I Want Better Gas Mileage

Tips For Better Gas Mileage

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Much like you, I spend far too much of my life cringing at the thought of filling my gas tank. Though I can't change the prices themselves, I can (and have!) come up with ways to increase my mileage while decreasing the amount of miles I have to drive. In the articles on this site, I share a few tips and tricks that can go a long way in lessening the impact the fuel pump has on your wallet. I hope you can use the knowledge within to save at least some bit of personal sanity.

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Posted by admin on May 11, 2009

Driving A Diesel Car

With rising gas prices and growing concerns about the environment, everyone wants a car with high mileage that produces little pollution.  While gas-electric hybrids are getting most of the buzz, there’s another car that you should consider.  Today’s diesel can meet both of your green requirements – both more green in the bank and more green for the environment.

Today’s diesel cars burn a different type of diesel fuel than was used in the past – one that produces fewer sulfur emissions.  We’ve finally reached the days of clean burning diesel.  Second, diesel engines have been re-engineered to overcome one of their biggest problems – a slow start.  Still, when you start driving a diesel car, you’ll need to adjust your habits somewhat.  Here’s what you need to know about driving a diesel car.

Forget jackrabbit starts.  Not only are they a bad idea in any car, but they just aren’t possible in a diesel.  You’ll hit the red line too quickly in first and second gear if you try to start off too fast.  Remember that these lower gears have a lot of torque and avoid that red line.  Your driving style will eventually adjust if you give it a chance.

Obviously, you’ll want to avoid speeding if you’re looking for maximum fuel efficiency.  Even driving 10% over the speed limit can burn extra fuel, which costs you more money.  Also, choose routes with fewer stops and starts when you can.  It’s the lower “getting up to speed” speeds that use more fuel than just maintaining a safe speed.  Get into a higher gear as quickly as you can, but not by redlining in the lower gears.

You also want to make sure to down shift when needed in a diesel car.  Never force your engine to maintain a low speed in a higher gear.  Not only will you waste fuel if you do that, but you can also damage your engine.  Driving more slowly than you’re used to is a small price to pay when you consider the additional repair bills you could find yourself facing.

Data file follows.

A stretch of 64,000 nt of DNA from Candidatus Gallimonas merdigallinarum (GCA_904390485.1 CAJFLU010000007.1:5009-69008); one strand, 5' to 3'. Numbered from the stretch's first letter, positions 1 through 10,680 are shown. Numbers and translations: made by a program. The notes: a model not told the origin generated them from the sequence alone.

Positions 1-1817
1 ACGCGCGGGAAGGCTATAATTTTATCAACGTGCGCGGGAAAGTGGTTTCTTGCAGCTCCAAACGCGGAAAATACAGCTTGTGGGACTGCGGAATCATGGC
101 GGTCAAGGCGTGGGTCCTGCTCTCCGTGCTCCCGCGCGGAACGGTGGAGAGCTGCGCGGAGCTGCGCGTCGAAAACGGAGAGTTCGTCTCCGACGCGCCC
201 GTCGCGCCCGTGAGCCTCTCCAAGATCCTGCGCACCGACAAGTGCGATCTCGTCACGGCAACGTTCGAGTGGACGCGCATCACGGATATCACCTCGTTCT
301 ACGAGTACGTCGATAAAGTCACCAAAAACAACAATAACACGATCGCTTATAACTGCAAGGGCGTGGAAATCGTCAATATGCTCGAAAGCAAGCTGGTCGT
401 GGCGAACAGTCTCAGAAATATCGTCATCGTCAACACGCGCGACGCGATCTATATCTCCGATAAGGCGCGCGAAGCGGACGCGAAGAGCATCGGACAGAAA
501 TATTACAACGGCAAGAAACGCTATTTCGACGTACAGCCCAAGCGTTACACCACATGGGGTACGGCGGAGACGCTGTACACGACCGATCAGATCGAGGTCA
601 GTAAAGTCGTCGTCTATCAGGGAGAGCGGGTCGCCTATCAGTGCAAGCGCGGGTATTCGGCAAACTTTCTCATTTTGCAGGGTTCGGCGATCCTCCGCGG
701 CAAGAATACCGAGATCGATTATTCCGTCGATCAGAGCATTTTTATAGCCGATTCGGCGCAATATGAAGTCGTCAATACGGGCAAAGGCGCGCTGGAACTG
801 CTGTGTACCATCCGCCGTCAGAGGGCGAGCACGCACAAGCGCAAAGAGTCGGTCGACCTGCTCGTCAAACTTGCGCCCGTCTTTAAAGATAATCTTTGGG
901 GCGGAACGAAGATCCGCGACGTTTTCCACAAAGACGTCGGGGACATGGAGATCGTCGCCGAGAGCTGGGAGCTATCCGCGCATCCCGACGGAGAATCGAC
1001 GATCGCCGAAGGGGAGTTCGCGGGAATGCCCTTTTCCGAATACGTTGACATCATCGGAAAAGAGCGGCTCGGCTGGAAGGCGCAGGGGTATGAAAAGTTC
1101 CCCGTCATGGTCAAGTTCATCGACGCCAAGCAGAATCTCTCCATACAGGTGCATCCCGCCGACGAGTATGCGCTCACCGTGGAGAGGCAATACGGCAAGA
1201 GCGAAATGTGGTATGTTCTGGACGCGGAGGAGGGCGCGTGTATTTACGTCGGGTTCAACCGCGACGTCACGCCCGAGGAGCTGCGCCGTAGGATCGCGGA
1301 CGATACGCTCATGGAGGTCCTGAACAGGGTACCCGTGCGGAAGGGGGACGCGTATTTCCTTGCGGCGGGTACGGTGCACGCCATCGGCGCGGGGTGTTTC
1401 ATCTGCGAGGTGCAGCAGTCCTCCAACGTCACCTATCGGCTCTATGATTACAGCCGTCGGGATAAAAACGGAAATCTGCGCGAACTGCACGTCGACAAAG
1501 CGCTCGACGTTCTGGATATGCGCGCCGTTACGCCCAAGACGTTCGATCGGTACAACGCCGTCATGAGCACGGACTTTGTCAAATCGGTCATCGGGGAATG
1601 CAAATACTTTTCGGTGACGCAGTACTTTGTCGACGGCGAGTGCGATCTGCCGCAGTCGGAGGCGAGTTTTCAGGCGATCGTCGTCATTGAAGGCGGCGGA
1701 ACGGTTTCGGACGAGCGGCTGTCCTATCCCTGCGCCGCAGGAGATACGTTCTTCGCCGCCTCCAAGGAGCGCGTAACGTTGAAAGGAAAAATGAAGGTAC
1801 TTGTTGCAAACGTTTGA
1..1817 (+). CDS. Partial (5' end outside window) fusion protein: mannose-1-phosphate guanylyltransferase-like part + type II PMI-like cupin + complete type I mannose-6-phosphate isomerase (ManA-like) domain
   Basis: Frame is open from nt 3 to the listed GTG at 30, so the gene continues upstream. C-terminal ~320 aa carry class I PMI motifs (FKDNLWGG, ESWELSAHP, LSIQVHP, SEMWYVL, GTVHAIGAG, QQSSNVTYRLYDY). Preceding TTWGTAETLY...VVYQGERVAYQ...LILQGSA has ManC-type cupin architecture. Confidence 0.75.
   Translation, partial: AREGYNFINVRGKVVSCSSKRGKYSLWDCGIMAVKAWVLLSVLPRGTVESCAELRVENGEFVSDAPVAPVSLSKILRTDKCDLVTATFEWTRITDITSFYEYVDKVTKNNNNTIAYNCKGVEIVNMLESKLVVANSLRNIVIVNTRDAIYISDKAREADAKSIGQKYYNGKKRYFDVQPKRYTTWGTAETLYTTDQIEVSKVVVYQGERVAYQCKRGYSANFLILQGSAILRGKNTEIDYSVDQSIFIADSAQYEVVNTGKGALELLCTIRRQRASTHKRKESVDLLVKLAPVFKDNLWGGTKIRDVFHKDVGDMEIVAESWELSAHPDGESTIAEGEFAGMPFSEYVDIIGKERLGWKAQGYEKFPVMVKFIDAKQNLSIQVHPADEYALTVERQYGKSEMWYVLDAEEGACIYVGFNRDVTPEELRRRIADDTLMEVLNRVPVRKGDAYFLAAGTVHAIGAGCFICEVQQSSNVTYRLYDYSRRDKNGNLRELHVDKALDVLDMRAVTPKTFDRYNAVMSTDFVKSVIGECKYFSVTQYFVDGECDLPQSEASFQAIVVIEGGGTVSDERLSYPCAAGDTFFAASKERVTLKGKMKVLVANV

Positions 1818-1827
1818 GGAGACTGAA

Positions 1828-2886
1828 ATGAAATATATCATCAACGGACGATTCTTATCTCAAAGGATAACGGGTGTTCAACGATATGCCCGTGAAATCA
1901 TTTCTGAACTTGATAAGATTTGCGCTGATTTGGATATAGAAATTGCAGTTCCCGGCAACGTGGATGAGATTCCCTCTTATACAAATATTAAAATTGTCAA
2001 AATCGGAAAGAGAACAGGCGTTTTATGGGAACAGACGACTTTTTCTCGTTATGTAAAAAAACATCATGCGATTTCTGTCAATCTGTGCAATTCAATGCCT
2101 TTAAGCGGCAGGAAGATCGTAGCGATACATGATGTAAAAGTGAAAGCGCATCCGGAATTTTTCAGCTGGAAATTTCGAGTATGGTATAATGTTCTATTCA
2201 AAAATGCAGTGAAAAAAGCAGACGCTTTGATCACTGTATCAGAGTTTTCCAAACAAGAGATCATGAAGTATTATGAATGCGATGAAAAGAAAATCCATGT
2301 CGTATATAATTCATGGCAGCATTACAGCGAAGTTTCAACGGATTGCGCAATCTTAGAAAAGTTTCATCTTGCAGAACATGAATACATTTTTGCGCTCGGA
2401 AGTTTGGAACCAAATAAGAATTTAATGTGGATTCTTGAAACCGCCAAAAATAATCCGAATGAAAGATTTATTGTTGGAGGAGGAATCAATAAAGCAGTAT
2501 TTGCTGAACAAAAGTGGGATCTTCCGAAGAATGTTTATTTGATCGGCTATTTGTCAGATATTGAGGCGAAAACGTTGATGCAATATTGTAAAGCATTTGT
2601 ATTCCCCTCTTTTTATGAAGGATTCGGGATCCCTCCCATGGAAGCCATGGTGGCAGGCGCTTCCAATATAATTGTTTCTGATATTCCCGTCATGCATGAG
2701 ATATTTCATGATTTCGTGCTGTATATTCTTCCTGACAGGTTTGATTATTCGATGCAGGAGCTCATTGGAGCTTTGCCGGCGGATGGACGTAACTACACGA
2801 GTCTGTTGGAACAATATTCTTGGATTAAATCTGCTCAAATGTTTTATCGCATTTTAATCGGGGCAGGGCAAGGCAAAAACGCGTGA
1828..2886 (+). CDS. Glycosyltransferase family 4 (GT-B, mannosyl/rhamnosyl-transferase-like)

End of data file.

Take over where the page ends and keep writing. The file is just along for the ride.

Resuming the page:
Similarly, don’t down shift to stop your car.  Instead, let yourself coast when you can.  When stopping, depress your clutch, putting the car in neutral, and using your brake.  It may not seem like a big difference, but down shifting will put additional wear on your transmission, which is much more expensive to replace than brake pads.

Finally, to get maximum mileage from your diesel car, use your cruise control whenever possible.  Computer-aided cruise control does a much better job of maintaining the correct speed than any human can.  Not only will you save money on fuel costs, but you’ll also avoid nasty speeding tickets that can seriously increase your cost of driving.

Driving a diesel car can be a wonderful choice, both for saving money and for saving the environment.  Take a little time to adjust to the quirks of your new diesel car, and you’ll soon be enjoying both your gas savings and your new ride.

Posted by admin on November 23, 2008

Gas Prices Differ Nationwide

The state you live on has a lot of effect on how much you pay at the pump. For example, if you’re on an island trip to Maui, expect to pay close to $3 a gallon currently (even after the huge drop in gas prices). Alaska is really expensive too, even though a lot of drilling is done there.

Among the cheaper states are Texas, Wyoming, and Colorado. Those states are well less than $2/gallon.

Even if you are in a more expensive state, it’s much better than Europe. There, because of high taxes on fuel consumption, gas is well over $4/gallon, often around $6/gallon when gas prices get expensive!

Posted by admin on November 6, 2008

Gas Sure Did Drop!

After reaching almost $150 barrel, oil has plummetted, down to the $60-$70 range. Some say oil may even fall below $50.

Unfortunately though, the reason oil has fallen so precipitously is because of the global economic slowdown. Everyone is cutting back spending and production, so oil is still falling.

At the very least, this means we all have to pay less at the tank. Of course, we have less money to begin with, so it’s a bit of a phyrric victory. Once the economic slowdown ends and things go back to normal, we will likely have to deal with higher gas prices.

Just because gas prices have fallen doesn’t take away the need to get better gas mileage. We sure don’t want to be caught unprepared again!